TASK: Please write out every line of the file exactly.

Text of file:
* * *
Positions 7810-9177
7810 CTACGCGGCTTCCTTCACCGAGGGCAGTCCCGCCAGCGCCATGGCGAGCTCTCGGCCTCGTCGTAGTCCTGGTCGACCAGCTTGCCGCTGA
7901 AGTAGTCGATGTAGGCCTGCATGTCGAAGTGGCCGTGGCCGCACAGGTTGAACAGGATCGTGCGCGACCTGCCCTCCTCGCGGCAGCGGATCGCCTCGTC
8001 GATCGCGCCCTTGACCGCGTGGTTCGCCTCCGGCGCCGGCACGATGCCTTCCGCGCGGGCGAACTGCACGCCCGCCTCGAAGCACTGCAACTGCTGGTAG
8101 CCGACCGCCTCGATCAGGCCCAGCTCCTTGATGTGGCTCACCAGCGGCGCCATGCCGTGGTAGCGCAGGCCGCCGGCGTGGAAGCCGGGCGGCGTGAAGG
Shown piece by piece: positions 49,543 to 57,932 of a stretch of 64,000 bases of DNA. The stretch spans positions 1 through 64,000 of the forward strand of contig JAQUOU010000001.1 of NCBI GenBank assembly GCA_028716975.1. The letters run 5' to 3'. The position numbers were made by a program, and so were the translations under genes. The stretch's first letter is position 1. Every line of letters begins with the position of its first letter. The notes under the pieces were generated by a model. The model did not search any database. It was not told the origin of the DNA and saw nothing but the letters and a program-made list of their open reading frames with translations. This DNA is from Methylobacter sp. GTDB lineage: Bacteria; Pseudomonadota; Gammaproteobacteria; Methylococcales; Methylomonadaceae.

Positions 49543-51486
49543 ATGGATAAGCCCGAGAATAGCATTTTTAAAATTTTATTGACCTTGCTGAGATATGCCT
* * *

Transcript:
Positions 7810-9177
7810 CTACGCGGCTTCCTTCACCGAGGGCAGTCCCGCCAGCGCCATGGCGAGCTCTCGGCCTCGTCGTAGTCCTGGTCGACCAGCTTGCCGCTGA
7901 AGTAGTCGATGTAGGCCTGCATGTCGAAGTGGCCGTGGCCGCACAGGTTGAACAGGATCGTGCGCGACCTGCCCTCCTCGCGGCAGCGGATCGCCTCGTC
8001 GATCGCGCCCTTGACCGCGTGGTTCGCCTCCGGCGCCGGCACGATGCCTTCCGCGCGGGCGAACTGCACGCCCGCCTCGAAGCACTGCAACTGCTGGTAG
8101 CCGACCGCCTCGATCAGGCCCAGCTCCTTGATGTGGCTCACCAGCGGCGCCATGCCGTGGTAGCGCAGGCCGCCGGCGTGGAAGCCGGGCGGCGTGAAGG
Shown piece by piece: positions 49,543 to 57,932 of a stretch of 64,000 bases of DNA. The stretch spans positions 1 through 64,000 of the forward strand of contig JAQUOU010000001.1 of NCBI GenBank assembly GCA_028716975.1. The letters run 5' to 3'. The position numbers were made by a program, and so were the translations under genes. The stretch's first letter is position 1. Every line of letters begins with the position of its first letter. The notes under the pieces were generated by a model. The model did not search any database. It was not told the origin of the DNA and saw nothing but the letters and a program-made list of their open reading frames with translations. This DNA is from Methylobacter sp. GTDB lineage: Bacteria; Pseudomonadota; Gammaproteobacteria; Methylococcales; Methylomonadaceae.

Positions 49543-51486
49543 ATGGATAAGCCCGAGAATAGCATTTTTAAAATTTTATTGACCTTGCTGAGATATGCCT